The biggest story in America almost no one is talking about continues: Workers’ real wages and living standards are falling.
Today’s jobs report indicates realwages fell by 3.3% over the last year. Americans are getting poorer by the day with President Joe Biden and congressional Democrats at the helm — a stark contrast to the strong wage growth they enjoyed during the Trump administration.This embarrassing trend is anathema to Americans’ birthright of ever-improving quality of life. It needs to be covered this Labor Day weekend.
The White House, as usual, pointed to the topline job creation, which slowed last month, and the unemployment rate, which rose to 3.7%, to pretend the labor market is in great shape. But these numbers overlook depressed labor force participation. The labor force participation rate is still one percentage point below its pre-pandemic peak and only returned to its March 2022 level last month.
If we apply the pre-pandemic labor force participation rate to today’s working-age population, we find that 2.7 million fewer Americans are in the labor force. If these people on the workforce sidelines were considered unemployed, the unemployment rate would be about 40% higher than today’s rate suggests.
In addition to misleading coverage of Biden’s “strong” labor market, mainstream media this Labor Day long weekend will be filled with editorials championing Democrats’ counterproductive labor policy proposals. These include a $15 federal minimum wage, the curtailment of independent contracting and greater unionization through unfair PRO Act policies such as card check.
There will be little to no mention of the overriding issue dominating discussion at kitchen tables and backyard barbecues this weekend: Americans falling further and further behind as historic inflation swamps wages.
To reduce runaway inflation, boost real wages, and bring the economy out of recession, policymakers must commit to reinvigorating the small business economy. More new and expanding businesses will increase the supply of goods and services needed to reduce prices and accelerate wages and economic growth.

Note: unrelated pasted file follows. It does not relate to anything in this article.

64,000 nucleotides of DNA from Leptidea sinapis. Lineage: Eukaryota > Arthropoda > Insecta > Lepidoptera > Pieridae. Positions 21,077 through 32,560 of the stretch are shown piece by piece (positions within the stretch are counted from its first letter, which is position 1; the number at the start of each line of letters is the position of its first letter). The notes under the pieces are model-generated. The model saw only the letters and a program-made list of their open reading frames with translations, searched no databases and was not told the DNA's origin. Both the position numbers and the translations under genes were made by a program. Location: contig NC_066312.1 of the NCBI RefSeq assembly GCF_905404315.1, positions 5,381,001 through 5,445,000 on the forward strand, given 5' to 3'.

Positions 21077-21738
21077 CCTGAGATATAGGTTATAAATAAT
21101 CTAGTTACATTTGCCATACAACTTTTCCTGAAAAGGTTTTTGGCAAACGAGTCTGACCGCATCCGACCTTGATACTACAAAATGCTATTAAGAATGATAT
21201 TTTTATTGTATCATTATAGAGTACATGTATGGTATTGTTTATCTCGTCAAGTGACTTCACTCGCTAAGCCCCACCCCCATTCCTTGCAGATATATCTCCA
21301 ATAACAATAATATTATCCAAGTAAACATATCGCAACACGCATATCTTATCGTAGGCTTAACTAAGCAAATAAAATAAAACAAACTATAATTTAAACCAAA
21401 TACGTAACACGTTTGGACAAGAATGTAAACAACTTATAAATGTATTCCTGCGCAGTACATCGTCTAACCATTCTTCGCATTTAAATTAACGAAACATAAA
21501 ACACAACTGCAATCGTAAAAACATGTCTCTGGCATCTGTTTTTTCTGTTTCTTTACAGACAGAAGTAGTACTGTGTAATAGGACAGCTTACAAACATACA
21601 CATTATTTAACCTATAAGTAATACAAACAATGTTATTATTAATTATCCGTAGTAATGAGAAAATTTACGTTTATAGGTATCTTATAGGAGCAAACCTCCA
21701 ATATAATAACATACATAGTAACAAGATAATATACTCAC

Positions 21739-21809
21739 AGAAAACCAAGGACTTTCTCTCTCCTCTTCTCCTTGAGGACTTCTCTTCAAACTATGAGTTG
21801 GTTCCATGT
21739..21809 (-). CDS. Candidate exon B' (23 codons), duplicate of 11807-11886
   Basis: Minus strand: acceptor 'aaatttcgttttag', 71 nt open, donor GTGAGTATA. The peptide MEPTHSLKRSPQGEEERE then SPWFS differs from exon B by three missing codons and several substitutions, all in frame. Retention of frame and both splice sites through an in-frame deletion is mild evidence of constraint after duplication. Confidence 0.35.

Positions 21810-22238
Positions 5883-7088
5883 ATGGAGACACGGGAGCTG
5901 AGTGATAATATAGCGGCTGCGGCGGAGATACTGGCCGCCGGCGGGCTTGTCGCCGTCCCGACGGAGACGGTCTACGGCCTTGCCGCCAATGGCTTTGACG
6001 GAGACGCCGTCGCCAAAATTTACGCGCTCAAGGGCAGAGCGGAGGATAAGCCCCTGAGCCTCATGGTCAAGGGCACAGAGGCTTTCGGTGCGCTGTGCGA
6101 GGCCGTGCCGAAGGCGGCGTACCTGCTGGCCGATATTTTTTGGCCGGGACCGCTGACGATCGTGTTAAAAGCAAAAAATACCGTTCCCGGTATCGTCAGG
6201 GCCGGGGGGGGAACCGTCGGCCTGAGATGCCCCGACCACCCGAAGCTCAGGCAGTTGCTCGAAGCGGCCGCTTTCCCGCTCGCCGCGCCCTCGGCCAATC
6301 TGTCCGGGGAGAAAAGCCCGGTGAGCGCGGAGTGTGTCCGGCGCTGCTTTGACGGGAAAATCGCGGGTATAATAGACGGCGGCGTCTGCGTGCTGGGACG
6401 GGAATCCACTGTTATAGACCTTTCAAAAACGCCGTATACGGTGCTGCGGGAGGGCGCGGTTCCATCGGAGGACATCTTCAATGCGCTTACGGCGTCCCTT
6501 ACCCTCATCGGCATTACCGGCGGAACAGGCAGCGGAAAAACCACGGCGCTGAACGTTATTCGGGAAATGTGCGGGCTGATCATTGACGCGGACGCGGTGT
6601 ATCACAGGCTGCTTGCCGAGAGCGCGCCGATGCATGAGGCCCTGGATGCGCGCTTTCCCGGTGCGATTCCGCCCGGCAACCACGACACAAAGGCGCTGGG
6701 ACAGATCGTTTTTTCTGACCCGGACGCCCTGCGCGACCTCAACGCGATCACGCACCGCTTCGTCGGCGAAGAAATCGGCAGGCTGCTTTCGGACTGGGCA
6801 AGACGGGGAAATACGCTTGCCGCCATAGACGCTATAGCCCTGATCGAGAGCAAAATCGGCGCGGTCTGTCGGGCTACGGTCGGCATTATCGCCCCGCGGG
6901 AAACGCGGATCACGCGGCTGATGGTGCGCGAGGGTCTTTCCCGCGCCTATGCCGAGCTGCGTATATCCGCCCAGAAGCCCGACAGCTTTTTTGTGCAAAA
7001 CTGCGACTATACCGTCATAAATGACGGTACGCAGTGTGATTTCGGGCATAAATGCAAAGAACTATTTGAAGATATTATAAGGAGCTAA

Unfortunately, policymakers are working at cross-purposes to this goal. Last week, the Biden administration announced a student loan bailout that will inject nearly $1 trillion into the economy, fueling the inflationary fire. (The Job Creators Network Foundation is currently considering its legal options to block this illegal, unfair, and counterproductive action.)
Congress recently passed the misnamed Inflation Reduction Act, which raises taxes on small businesses and doubles the size of the Internal Revenue Service to harass them with audits. The nonpartisan Joint Committee on Taxation estimates most of the tax revenue in the bill will be indirectly paid by those earning less than $400,000 per year — the main customers of small businesses — as corporations are forced to pass along higher taxes in the form of higher prices.
And Federal Reserve Chairman Jerome Powell seems completely out of touch about fiscal policy’s importance in reducing inflation. In his remarks last week in Jackson Hole, Wyoming, he didn’t even mention how economic growth, reckless government spending, tax increases, and energy policy can impact rising prices.
Powell, Congress, and the Biden administration must think beyond the crude instrument of interest rate hikes to address inflation. Higher rates hurt small businesses by making access to credit more expensive.
Even Powell told businesses to prepare for “some pain” ahead. To reduce inflation without worsening the ongoing recession, Congress and the Biden administration must make smart, pro-small business fiscal policy solutions.
Step one: Shelve the inflationary student loan bailout. Step two: Make the small business tax cuts in the Tax Cuts and Jobs Act permanent. Its immediate expensing provision, which allows small businesses to fully write off all purchases, expires at the end of this year. A new analysis by the Tax Foundation concludes immediate expensing increases economic growth, capital formation, and jobs — precisely what the economy needs right now.
Don’t hold your breath. Never has there been a more significant divide between the problems facing ordinary Americans and those that Congress and the mainstream media address.
The views and opinions expressed in this commentary are those of the author and do not reflect the official position of ThinkCivics.